Right, what I want you to do is close your eyes and imagine a geek. Think about the clothes, some kind of Oxford or flannel shirt right? Pinch rolled chinos ending just above a crisp pair of brogues? a pair of Ray-ban’s perched atop a well maintained beard, or at least a moustache? what I have just described to you is the popular fashion trend defined as “Geek Chic” and is arguably one of the most offensive and insulting trends in fashion right now. Offensive, that is, to the indigenous geeks in which it claims to represent.
Popular media enjoys portraying geeks as socially inept, sexually repressed and characteristically anti-fashion. Good examples being Sheldon from Big Bang Theory and Moss from I.T Crowd, characters who do not possess any particular desire to join in with popular culture and are happy doing their own thing. While these character’s social skills (or lack of) may be a hyperbolic representation for the sake of humour one can not deny their quasi-punk attitude towards mainstream, popular, culture is something that is expressed by geeks across the globe. We do not care for your culture.
Since we were of decision making age, geeks have almost always liked things that were, well, geeky. Popular culture bored us: football had nothing on the latest Megadrive release, building a PC was a better waste of time then building a car and Eastenders would have been way more interesting if they had thrown in a couple of Super Saiyans (damn I miss Toonami). This is what we liked and what we wanted to talk about with our more mainstream peers. And this is where marginalization began. This is where we geeks began to get told that we were weird, strange, freaks who will never get laid and will have no friends based purely on personal entertainment preference and choice of conversation topic. So naturally geeks decided to hang round with others who had similar interests and, more importantly, did not chastise difference.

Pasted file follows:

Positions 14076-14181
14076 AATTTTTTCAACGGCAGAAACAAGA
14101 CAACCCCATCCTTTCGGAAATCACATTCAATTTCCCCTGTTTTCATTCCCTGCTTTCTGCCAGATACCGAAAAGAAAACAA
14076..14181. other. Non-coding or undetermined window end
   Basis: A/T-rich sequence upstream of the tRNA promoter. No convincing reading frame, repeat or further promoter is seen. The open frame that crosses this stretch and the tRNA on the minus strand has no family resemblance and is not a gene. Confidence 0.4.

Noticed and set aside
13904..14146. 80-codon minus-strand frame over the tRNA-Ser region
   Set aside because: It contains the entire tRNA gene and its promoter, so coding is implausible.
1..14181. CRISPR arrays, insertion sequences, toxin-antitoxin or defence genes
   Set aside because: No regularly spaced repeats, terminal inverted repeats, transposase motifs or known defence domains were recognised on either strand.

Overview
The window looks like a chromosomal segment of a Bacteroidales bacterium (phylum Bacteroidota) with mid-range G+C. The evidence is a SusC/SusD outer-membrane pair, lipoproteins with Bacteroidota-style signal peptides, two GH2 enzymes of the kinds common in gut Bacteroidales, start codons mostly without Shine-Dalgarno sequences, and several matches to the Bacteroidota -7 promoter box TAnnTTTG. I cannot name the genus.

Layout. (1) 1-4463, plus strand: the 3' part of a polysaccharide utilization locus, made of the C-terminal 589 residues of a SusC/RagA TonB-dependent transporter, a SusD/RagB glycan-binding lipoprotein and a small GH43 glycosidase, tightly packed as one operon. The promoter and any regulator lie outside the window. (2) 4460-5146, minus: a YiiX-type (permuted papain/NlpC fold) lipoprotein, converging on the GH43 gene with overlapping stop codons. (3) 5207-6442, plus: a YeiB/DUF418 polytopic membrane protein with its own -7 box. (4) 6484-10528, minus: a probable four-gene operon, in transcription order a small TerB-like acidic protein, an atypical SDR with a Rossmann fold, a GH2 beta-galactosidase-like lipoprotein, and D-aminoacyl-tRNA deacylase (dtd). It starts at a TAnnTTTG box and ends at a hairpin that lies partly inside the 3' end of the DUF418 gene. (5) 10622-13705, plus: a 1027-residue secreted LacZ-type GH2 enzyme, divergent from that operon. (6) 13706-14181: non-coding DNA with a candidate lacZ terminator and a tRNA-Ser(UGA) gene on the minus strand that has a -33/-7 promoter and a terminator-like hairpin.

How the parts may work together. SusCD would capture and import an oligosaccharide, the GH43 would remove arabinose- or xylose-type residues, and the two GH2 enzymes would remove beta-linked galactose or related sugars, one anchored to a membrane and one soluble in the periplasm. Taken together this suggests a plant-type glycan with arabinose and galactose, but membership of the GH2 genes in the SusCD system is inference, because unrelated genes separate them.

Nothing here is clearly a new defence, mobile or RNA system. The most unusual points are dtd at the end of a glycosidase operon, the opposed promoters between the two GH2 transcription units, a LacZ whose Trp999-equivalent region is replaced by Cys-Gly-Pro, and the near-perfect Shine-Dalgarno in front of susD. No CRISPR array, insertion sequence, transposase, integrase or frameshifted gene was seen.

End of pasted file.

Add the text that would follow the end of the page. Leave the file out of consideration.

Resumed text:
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My first ever video review.
Article originally posted on planetivy.com
It has been almost 10 years since the current generation (7th gen apparently) hit store shelves and tricked one by one into households across the world and over that time span gamers have seen their games evolve from a curious time waster into one of the most prominent entertainment industries since the founding of home cinema. All of which culminated in December 2011 when Call of Duty: Modern Warfare 3 reached the $1 billion doller mark in 16 days, 1 day faster then Avatar, which made it the fastest selling property in entertainment history. Say what you want about the game it’s self, that is an impressive feat regardless.
Also, this current generation of consoles have boasted a variety of technological advancements, taken as commonplace today but may have been considered damn near futuristic 15 years ago: 3D gameplay, touch screens, online multiplayer, DLC, motion control, HD graphics, services, online marketplaces. While some of these “technological advances” have been based on precursor systems, it has only been during this 7th generation where most of the inovation (or novelty) has been a commercial success. Also, not all of these advances have been overly “good” for the consumer: on disk DLC, DRM and digital pricing failures are just a selection of dubious practices which has caused controversy in the latter part of this generation. Going into those may have to be saved for another day.
With the 7th gen fast approaching the end of a decade it is to no ones surprise that hardware companies are starting to make moves and announcements, with considerable input from speculative journalists, as to the shape and function of the next next-gen consoles. There have been rumbling of anti-preowned systems, name changes, release dates, pricing, connectivity with peripheral devices. The list is endless, and frankly I dont really care.
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Extract from my own article originally posted on Planetivy.com:
Since the Crystal Dynamics Tomb Raider reboot was showcased at this year’s E3 a few weeks back, the non-gaming media have completely lambasted the game over one scene in which Lara fends off an attacker who appears to be attempting to rape her. From The Guardian to New Statesman, pundits have attacked the game and the infamous scene as “lazy shorthand for showing women as vulnerable”, “eager to reproduce and normalize a culture in which women are blamed for being raped” and as implying that “Women can’t just be born tough and cocksure – that has to be fucked and beaten into them”. While there may be some legitimacy behind these views, almost every article written about the subject focuses on Lara Croft the woman and Lara Croft the character, while almost none have evaluated the effect that this may have on Lara Croft the cultural icon.
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